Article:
“We were so surprised. We have a tent and a partially covered patio, so that helped. We had four events yesterday and only one moved inside because of the heat. Lots of frozen slushies were had,” she says.
In the Back Bay, Saltie Girl owner Kathy Sidell tells a similar story about her sprawling patio.
“Crazy how many people actually sit out there. The arbor of umbrellas help,” she says.
At Watertown’s Buttermilk & Bourbon, which has a covered patio, owner Jason Santos reports that business has been brisk.
“The patios were packed all weekend and not sure why,” he says. “It was miserable out. On Saturday, our patio was full before the inside was.”
Jamie Bissonnette, who runs the new Faccia Brutta on Newbury Street, as well as Coppa and Toro in the South End, says outdoor diners remain committed regardless of the weather.
“Outdoor diners really want to stay outside,” he says.
And restaurateurs strive to accommodate those needs, even if it means sweaty servers.
“The most challenging part of a heat wave is for the staff to stay cool. Someone has to stand outside in 100-degree heat,” says Alcove’s Tom Schlesinger-Guidelli, who notes that many guests plan their outdoor reservations after dark, when it’s hopefully cooler.
The news isn’t sunny everywhere. Robert Harris runs Cambridge’s cabana-festooned Season to Taste. Despite the relative comfort of those cabanas, he shut down his kitchen last Thursday once temperatures climbed to about 100 degrees.
“The struggle is real … Our kitchen air-conditioning is broken, and it hit 120 degrees in the kitchen,” he says. “I was worried about my staff.”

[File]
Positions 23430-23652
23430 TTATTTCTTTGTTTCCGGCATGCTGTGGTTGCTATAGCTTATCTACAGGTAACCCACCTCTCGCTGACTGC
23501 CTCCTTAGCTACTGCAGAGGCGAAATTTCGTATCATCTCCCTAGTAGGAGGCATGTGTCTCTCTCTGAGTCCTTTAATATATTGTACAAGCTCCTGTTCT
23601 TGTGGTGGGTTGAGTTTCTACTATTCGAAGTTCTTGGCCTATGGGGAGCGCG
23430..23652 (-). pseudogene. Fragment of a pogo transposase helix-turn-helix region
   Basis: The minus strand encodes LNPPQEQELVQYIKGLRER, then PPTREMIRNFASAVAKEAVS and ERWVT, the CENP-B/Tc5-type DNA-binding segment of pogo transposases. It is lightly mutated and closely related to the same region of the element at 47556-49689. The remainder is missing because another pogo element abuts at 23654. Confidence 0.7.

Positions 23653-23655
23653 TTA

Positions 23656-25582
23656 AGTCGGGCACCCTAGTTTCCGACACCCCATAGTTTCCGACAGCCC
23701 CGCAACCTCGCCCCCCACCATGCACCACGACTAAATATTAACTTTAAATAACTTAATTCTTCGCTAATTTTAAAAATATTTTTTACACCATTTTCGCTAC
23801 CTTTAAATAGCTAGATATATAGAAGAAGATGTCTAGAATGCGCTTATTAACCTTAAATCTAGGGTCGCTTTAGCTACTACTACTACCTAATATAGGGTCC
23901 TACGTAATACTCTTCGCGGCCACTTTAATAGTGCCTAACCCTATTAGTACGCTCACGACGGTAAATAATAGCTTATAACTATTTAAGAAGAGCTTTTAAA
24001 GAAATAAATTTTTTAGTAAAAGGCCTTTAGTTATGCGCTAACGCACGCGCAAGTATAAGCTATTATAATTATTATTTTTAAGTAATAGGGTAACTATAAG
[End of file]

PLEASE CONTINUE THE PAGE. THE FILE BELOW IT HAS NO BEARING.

At Il Capriccio in Waltham, sommelier Jan Novak says only one of her tables opted for al fresco on Saturday, though the 40-seat patio is usually busy whenever temps hover below 80. And Will Gilson, who runs several Cambridge restaurants, says patio business has been down around 50 percent during the heat wave. At the Back Bay’s Uni, chef David Barzigan puts it bluntly: “No one eats outside in the heat.” (He will accommodate those who choose to, though, unless it’s pouring.)
Chris Parsons runs Lily P’s in Cambridge, where the patio gets shade from 11 a.m. on, as well as a slight breeze from the Charles. There are also fun distractions like corn hole and, as of this week, a beer garden menu. All well and good, and yet: “When it’s 95, it’s 95,” he says. “Folks have been moving inside for sure.”
What about COVID?
“There are still some people not comfortable inside,” says Kate Smith, who runs Newton Centre’s Thistle & Leek. “But most prefer the air conditioning at this point.”
Kara Baskin can be reached at email@example.com. Follow her on Twitter @kcbaskin.